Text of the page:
|Dinner out in May 2012|
2002: Mike and Danna Engaged
2003: Mike and Danna Wed
2004: Mike and Danna welcome Baxter
2005: Mike and Danna move to suburbs. Mike is diagnosed with brain tumor
2006: Mike Dies
2007: Danna meets PJ
2008: Danna and PJ Engaged
2009: Danna and PJ Wed
2010: Danna and PJ Welcome Edie. PJ adopts Baxter
Well, Holy shit. No wonder I'm tired... and unsettled. 2011 was the first year in about a decade that... I didn't get engaged. I didn't get married. I didn't give birth. I didn't move. And my husband didn't die.
So, my life has become "normal." Sort of.
Wednesday morning, I was sitting in my office at the University of Delaware, meeting with my bright, friendly undergraduate summer research assistant. She is completing a literature review for me about the psychological - and neuropsychological differences between liberals and conservatives. Much of the latest research involves fMRI studies of people's brains, and requires an understanding of brain regions and structures.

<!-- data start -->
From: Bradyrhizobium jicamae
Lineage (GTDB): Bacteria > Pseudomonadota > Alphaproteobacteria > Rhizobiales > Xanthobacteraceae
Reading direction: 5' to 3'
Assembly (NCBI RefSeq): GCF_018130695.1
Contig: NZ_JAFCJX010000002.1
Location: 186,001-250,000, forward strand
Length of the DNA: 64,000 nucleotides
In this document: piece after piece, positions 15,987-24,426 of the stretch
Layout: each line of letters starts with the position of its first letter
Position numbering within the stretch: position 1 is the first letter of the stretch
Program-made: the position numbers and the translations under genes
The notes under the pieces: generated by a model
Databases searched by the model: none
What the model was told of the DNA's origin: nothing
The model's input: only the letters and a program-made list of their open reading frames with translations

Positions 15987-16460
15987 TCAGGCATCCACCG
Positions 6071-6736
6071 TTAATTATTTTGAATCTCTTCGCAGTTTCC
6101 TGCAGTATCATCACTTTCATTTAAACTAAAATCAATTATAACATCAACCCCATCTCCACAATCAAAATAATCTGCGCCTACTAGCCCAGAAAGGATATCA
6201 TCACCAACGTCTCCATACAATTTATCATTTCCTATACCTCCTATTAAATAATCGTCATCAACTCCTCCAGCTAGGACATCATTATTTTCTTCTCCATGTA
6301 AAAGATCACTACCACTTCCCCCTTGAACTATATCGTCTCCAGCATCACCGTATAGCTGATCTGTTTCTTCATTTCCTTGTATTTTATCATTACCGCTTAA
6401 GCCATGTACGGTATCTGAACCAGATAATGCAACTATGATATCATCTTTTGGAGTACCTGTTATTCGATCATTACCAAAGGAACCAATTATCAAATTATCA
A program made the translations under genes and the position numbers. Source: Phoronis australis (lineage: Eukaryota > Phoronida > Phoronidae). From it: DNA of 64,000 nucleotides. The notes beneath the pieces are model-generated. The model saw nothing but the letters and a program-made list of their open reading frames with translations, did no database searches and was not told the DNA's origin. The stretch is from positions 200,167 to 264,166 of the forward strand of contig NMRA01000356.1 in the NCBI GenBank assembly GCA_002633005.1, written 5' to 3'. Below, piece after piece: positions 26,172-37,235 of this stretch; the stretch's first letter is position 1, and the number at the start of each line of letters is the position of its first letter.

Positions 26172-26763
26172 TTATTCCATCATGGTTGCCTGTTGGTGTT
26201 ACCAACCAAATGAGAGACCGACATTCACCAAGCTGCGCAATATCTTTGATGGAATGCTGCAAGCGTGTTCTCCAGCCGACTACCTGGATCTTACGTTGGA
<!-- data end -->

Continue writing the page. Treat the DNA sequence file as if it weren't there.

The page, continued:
As I brought images of the human brain onto my computer screen and explained to my student how the amygdala governs fear and threat responses, the prefrontal cortext governs higher-order and executive level functioning and the fornix is where information from working memory (incoming messages) is filed away in the appropriate network in longterm memory, I felt it: the familiar feeling of post traumatic stress responses associated with Mike's time in the hospital. The racing heart, the sweaty palms, the shortness of breath, the difficulty concentrating. All because of the painful familiarity of images of brain scans and recalling those regions of the brain that, once impaired, slowly took Mike away from us.